While both the traditional lesson and the lesson that incorporates universal design reflect a commitment to student as worker, the UDL lesson is designed at the outset to differentiate among different learners’ needs and styles, allowing check-ins for comprehension and understanding, multiple paths of access to the curriculum, and clear expectations.
Another, more general, example: many books are available in multiple formats. Traditional bound texts can often be accessed digitally, via spoken word, or via Braille. Digital access allows book to be read aloud electronically. Type size can be increased or text can be displayed through a refreshable Braille device. This basic step of ensuring that students can access the curriculum from multiple avenues creates the foundation from which universally designed, inclusive, and equitable education can happen.
Because this approach applies throughout the teaching and learning experience, assessments and demonstrations of mastery must include a range of options that take into account students’ particular needs, abilities, and strengths. The National Center on Educational Outcomes (NCEO) suggests guidelines for universally designed assessments.
- Flexibility in Use: The design supports a wide range of individual preferences and abilities.
- Simple and Intuitive Use: Use of the design is easy to understand, regardless of the user’s experience, knowledge, language skills, or current concentration level.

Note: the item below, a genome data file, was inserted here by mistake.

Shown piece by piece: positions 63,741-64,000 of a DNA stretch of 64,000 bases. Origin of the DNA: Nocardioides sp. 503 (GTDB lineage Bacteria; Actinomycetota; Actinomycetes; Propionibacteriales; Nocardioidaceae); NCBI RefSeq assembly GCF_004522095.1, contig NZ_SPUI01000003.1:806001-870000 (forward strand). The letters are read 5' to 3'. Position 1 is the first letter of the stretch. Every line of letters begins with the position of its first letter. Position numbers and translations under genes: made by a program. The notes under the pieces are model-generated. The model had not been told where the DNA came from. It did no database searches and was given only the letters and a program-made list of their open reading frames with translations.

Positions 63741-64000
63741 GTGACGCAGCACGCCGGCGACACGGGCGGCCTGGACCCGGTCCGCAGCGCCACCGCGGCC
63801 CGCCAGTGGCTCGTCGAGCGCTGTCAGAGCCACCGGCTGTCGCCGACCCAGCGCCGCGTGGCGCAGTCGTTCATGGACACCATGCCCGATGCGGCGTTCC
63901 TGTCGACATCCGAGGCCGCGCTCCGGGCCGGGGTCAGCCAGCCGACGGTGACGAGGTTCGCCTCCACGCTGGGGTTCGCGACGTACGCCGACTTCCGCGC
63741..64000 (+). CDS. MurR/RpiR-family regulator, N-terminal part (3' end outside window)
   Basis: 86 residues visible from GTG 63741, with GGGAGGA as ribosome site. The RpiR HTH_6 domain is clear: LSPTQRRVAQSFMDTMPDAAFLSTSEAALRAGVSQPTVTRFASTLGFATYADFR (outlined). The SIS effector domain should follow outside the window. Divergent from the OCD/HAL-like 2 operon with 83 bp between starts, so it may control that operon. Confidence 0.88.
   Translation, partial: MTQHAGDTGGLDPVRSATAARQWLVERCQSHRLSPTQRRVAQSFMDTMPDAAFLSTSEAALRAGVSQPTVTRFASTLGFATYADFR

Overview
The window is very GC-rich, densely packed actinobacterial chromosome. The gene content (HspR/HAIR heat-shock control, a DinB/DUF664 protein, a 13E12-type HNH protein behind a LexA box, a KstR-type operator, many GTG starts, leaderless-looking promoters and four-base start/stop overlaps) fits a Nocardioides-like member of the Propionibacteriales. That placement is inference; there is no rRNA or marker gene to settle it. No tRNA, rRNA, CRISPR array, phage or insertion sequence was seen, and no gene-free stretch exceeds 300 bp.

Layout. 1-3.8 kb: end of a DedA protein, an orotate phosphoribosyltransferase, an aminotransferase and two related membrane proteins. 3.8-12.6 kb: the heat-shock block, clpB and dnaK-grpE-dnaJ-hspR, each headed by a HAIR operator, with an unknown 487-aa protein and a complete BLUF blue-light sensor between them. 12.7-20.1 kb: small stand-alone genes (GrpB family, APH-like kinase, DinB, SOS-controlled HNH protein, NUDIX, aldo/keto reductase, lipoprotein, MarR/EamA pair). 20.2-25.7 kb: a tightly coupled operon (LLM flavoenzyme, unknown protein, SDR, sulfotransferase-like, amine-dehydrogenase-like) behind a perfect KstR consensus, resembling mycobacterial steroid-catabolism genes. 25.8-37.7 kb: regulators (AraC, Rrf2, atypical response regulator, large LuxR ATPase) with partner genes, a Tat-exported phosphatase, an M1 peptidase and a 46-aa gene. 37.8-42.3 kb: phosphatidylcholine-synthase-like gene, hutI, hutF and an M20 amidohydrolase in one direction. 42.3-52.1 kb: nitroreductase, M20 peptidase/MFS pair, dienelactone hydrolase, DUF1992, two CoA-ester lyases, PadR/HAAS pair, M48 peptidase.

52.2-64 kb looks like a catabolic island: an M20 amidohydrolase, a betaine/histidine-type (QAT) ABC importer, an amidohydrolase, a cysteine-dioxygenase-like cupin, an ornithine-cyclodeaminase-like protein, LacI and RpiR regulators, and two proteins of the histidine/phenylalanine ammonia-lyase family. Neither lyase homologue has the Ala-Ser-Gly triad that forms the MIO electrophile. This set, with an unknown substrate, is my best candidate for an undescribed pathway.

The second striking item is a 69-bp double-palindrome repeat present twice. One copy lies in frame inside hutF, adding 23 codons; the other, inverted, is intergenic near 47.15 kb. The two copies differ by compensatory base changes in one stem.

- Perceptible Information: The design communicates necessary information effectively to the user, regardless of ambient conditions or the user’s sensory abilities.
(From education.umn.edu/NCEO/TopicAreas/UnivDesign/UnivDesign_FAQ.htm. These principles were adapted from the principles of universal design from the Center for Universal Design at the North Carolina State University.)
A useful lens through which to evaluate universally accessible assessments, the NCEO guidelines also demonstrate the shortfalls of many standardized assessments from the point of view of universal design.
For More on Universal Design for Education
CAST’s resources on Universal Design for Learning offers a useful overview: www.cast.org/udl
CAST’s Teaching Every Student area offers the entire text of Teaching Every Student in the Digital Age: Universal Design for Learning (Association for Supervision and Curriculum Development, 2002) as well as case studies and extensive resources for universal design in education: www.cast.org/teachingeverystudent
Websites that offer full-text online books include:
Organizations that offer audio and Braille texts include:
- The Library of Congress’ National Library Service for the Blind and Physically Handicapped: www.loc.gov/nls
- Recording for the Blind and Dyslexic: www.rfbd.org
The National Center on Educational Outcomes offers resources on universally designed assessment (for more on NCEO, see “Where to Go for More: Resources for Essential Schools to Make the Most of Inclusion,” page 22): education.umn.edu/NCEO/TopicAreas/UnivDesign/UnivDesign_topic.htm